PPAC letter from US Inventor

Read the official PPAC letter

November 11, 2019

Patent Public Advisory Committee (PPAC)

Marylee Jenkins, Chair; Steven Caltrider, Jennifer A. Camacho, Barney Cassidy, Mark E. Goodson, Bernard J. Knight, Jr., Dan H. Lang, Jeffrey M. Sears, Julie Mar-Spinola, Members; Pamela R. Schwartz, Catherine Faint, Vernon Ako Towler, Union Representatives

Via email to: ppac@uspto.gov

Subject: Follow Up on August 5, 2019 Letter Regarding PTAB Abuse

Dear Committee:

Thank you for publishing our letter of August 5, 2019[1]. We note that you disregarded our request to discuss the issues and solicit a response from the USPTO at the August quarterly meeting. We trust that in the intervening 3 months you have shared the problems raised with the USPTO and that they will respond at the PPAC meeting on November 14, 2019.

We ask that this follow-up letter be placed into the public record. As a reminder, in our prior letter we cataloged examples of the pressing concerns that have caused inventors to lose faith in the patent system:

Overwhelming Financial Burden for Inventors

AIPLA reports that the average cost for an AIA trial is $450K. Only 16% patents emerge from the PTAB intact. Small businesses built on a patented technology don’t have $450K to wager on a 16% chance of holding on to their primary asset. Furthermore, we have been in contact with many inventors and small business owners that have retained unqualified counsel for these high stakes litigations. These attorneys are unaware of the latest guidelines, precedents, and strategies. Inventors lack access to effective advocacy when attacked in AIA trials by aggressive litigators allied with hostile PTAB APJs.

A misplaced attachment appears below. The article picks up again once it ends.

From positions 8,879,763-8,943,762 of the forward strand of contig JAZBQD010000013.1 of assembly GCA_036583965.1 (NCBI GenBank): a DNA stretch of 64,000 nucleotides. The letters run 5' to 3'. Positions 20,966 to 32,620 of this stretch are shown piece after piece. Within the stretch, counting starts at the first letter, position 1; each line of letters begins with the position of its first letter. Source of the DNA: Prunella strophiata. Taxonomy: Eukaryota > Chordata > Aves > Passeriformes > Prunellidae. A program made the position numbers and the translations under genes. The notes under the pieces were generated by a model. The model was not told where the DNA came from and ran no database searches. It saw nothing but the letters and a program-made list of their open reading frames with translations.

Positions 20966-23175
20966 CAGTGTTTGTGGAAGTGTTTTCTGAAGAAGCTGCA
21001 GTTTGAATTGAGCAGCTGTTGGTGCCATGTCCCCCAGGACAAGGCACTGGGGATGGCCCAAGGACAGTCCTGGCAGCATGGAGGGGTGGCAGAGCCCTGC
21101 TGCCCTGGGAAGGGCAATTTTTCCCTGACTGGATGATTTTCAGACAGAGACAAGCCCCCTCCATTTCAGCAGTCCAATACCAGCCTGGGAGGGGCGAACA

Word Games Used to Invalidate Patents

A common tactic employed by infringers and the PTAB is to interpret the words and phrases in the patent broader than intended by the inventor, and to use that stretched interpretation to invalidate the patent. Egregious examples include construing “no arcing” to mean “a little arcing”, “single merchant” to encompass multiple merchants, and “gasoline” to include butane.

Administrative Patent “Judges” Are Not Experts

The idea of the PTAB being staffed with technologists that are subject matter experts has not played out. Most PTAB APJs have a bachelors degree with zero years of professional experience in technology. They are administrative lawyers, not technologists. Analysis of their written opinions often reveals superficial wordsmithing to support a conclusion at odds with the intent of the inventor, the examiner who approved the patent, and common sense.

Interference with Article III Courts & Delayed Justice

PTAB was intended to be a faster, cheaper, alternative to district court. It has proven to be the exact opposite: slower, more costly, and in conflict with district court. It is only cheaper and faster when it puts the inventor out of business by cancelling his key patents or draining his bank account. Those that survive are hampered with millions of dollars of unnecessary expense and years of market growth lost.

Due Process, Takings, Appointments Violations

Barely one year ago, the Supreme Court ruled that patents are no longer property rights but are “public franchise rights” like the right to erect a toll bridge, thus revocation by the Executive branch does not violate separation of powers or the 7th amendment. The American ideal used to be that anyone of any status could obtain a property right in exchange for revealing their invention to the world. Today only the wealthy elite can secure these rights.

We respectfully request that the Patent Public Advisory Committee work vigorously to address and resolve these issues, and initiate an effort to restore our patent system to one that inventors can rely on to get back to work on innovation.


Randy Landreneau

PPAC letter sent by US Inventor. The organization was founded to support the innovation efforts of the “little guy” inventors, seeking reliable patent rights for developing our inventions, bringing those inventions to a point where they can be commercialized, creating jobs and industries, and promoting continued innovation. In short, we are proponents of “securing for limited times to … inventors the exclusive right to their … discoveries” in order to “promote the progress of Science and Useful arts.” (U.S. Constitution Article I, § 8, Clause 8.) Our broad experience with the patent system, new technologies, and creating companies, gives us a unique perspective on the important issues presented in this appeal.